When sizing up blogs for advertising, it pays to look for the EntreCard widget (above, though the top portion is typically replaced with a user-provided image). A blog that has been active for a substantial period, has perhaps 100 - 200 readers, and carries the widget is probably displaying mostly EntreCard traffic, which is not traffic that is likely to click on your ad.

Though some high-traffic blogs and some quality webcomics carry the widget, a disproportionate amount of EC blogs are failed blogs that won't quit, and are using EC and its affiliates to pump up traffic. Some will improve and take off, but many lack the polish, design and other attributes -- not to mention content -- needed to find an audience.

This is important to know because it will influence where you place ads that will succeed. Again: not all EntreCard users are low quality. But EC distorts the market by keeping blogs on life support that should be allowed to die. There are even a fair share of blogs that exist only to collect EC traffic, in the form of credits, which sell for about a penny each. People in developing nations use it to supplement their income, where a blog with a pretty girl and a few flirty entries a week can add to the household wealth.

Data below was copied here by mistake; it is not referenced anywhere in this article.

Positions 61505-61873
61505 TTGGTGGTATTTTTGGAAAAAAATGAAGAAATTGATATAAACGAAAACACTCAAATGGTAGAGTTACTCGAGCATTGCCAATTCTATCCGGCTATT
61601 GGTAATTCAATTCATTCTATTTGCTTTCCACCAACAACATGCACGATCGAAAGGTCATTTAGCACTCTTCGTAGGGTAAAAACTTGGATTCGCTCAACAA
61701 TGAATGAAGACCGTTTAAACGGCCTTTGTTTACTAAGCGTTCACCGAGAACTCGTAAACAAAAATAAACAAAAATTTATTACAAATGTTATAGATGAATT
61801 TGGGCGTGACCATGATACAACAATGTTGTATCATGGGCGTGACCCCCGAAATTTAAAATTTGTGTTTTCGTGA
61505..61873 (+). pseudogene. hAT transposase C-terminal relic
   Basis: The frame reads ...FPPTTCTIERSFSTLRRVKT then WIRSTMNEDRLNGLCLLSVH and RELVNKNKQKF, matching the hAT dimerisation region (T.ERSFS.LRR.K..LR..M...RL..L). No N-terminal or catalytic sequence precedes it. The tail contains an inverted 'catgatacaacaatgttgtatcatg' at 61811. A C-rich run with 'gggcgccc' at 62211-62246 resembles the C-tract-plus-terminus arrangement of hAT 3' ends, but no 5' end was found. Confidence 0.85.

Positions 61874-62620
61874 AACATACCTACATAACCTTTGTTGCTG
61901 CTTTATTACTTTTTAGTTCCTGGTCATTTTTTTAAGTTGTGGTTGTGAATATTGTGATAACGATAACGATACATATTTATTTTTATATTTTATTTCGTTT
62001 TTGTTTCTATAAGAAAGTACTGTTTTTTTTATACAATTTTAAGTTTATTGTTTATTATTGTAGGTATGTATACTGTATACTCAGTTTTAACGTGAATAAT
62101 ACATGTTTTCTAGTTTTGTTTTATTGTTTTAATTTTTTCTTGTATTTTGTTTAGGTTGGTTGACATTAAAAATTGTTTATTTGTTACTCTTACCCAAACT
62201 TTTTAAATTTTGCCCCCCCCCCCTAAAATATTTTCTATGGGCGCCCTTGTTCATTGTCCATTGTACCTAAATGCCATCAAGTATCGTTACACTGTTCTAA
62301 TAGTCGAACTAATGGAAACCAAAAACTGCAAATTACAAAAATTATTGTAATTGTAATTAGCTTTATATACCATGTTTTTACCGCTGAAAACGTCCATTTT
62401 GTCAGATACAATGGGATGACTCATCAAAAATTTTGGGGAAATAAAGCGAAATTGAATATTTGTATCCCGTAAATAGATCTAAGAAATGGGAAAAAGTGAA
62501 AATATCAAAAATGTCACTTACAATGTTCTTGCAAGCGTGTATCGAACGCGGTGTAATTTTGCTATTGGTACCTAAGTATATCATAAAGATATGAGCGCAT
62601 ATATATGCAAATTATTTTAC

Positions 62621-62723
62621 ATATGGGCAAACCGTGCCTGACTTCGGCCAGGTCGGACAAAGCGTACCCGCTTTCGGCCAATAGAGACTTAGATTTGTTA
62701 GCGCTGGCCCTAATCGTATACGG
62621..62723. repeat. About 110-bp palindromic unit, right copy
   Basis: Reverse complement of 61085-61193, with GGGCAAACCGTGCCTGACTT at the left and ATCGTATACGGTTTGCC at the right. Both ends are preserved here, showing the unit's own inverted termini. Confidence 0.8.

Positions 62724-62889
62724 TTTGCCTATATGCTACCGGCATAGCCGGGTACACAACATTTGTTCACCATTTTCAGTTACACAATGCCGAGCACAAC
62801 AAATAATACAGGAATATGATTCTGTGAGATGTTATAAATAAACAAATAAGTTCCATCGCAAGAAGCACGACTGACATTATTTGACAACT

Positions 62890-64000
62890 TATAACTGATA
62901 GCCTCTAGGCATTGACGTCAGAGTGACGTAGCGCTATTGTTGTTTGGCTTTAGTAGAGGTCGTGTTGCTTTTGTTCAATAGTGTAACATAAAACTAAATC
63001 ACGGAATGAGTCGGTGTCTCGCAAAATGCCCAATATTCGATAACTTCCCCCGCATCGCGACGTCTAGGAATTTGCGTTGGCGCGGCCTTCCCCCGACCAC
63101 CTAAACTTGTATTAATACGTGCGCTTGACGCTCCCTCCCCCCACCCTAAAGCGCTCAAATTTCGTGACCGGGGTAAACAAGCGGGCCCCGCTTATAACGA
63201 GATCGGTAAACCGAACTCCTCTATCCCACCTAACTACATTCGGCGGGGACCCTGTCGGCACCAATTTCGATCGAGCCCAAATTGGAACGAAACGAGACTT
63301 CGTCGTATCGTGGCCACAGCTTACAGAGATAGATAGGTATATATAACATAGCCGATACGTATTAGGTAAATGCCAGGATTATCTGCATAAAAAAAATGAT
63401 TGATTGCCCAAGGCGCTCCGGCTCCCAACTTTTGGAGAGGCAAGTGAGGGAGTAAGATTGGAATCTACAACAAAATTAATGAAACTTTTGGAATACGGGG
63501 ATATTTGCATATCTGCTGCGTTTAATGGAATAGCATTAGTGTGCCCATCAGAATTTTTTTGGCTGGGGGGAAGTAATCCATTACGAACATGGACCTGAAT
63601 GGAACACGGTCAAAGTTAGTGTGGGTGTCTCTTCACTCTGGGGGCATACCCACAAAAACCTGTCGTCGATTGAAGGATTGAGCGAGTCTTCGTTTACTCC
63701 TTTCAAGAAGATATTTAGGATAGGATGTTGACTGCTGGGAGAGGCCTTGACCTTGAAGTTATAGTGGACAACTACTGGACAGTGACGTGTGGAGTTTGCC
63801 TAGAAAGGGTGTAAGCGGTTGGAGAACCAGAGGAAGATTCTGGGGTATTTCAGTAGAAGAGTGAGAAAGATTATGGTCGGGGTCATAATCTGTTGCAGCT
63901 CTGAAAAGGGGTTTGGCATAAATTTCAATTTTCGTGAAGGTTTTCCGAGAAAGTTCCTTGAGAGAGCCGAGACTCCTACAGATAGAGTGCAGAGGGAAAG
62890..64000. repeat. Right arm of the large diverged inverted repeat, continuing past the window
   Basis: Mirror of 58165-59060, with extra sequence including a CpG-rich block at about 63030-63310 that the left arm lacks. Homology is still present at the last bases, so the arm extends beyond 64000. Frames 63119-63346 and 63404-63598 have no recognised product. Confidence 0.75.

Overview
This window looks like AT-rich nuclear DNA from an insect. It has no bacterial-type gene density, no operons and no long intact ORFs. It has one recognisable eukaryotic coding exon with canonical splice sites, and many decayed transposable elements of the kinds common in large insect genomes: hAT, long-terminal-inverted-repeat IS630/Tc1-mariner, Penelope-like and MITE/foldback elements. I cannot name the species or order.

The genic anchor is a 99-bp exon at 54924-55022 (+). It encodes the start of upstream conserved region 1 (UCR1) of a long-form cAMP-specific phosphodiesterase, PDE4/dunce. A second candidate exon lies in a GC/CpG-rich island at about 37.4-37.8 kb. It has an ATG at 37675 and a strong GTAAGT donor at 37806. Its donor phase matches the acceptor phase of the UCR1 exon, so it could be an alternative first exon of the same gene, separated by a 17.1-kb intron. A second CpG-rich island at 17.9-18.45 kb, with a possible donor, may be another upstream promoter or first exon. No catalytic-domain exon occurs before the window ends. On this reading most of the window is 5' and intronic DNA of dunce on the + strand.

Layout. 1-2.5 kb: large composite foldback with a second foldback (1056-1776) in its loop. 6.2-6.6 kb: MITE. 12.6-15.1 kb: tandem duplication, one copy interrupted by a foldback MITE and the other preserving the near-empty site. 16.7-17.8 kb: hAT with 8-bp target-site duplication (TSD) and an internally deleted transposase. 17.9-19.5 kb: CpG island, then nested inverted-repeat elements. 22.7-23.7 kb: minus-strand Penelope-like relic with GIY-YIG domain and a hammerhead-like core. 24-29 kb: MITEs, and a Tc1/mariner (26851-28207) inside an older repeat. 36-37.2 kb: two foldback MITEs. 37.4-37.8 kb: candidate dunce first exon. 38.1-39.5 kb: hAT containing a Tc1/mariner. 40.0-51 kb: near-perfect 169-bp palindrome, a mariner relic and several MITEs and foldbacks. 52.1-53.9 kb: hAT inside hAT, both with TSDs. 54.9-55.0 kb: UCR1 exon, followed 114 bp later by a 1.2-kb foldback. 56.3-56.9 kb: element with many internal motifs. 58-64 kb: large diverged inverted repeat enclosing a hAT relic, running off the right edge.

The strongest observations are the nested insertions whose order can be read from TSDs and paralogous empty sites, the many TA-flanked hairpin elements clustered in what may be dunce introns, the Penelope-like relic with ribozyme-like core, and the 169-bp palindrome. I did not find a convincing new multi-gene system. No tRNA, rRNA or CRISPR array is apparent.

All this brings us back around to Project Wonderful. If you are sizing up a site as a place for an ad, check their traffic and compare it to the number of ad boxes on the page in question. (An ad box is a gang of ads, where one click on the "Project Wonderful" text allows you the option of selecting all of them. They are not to be confused with individual ads. An ad box might include one ad, or even twenty. Ads within an ad box are always the same size. A box cannot include a button and a square.)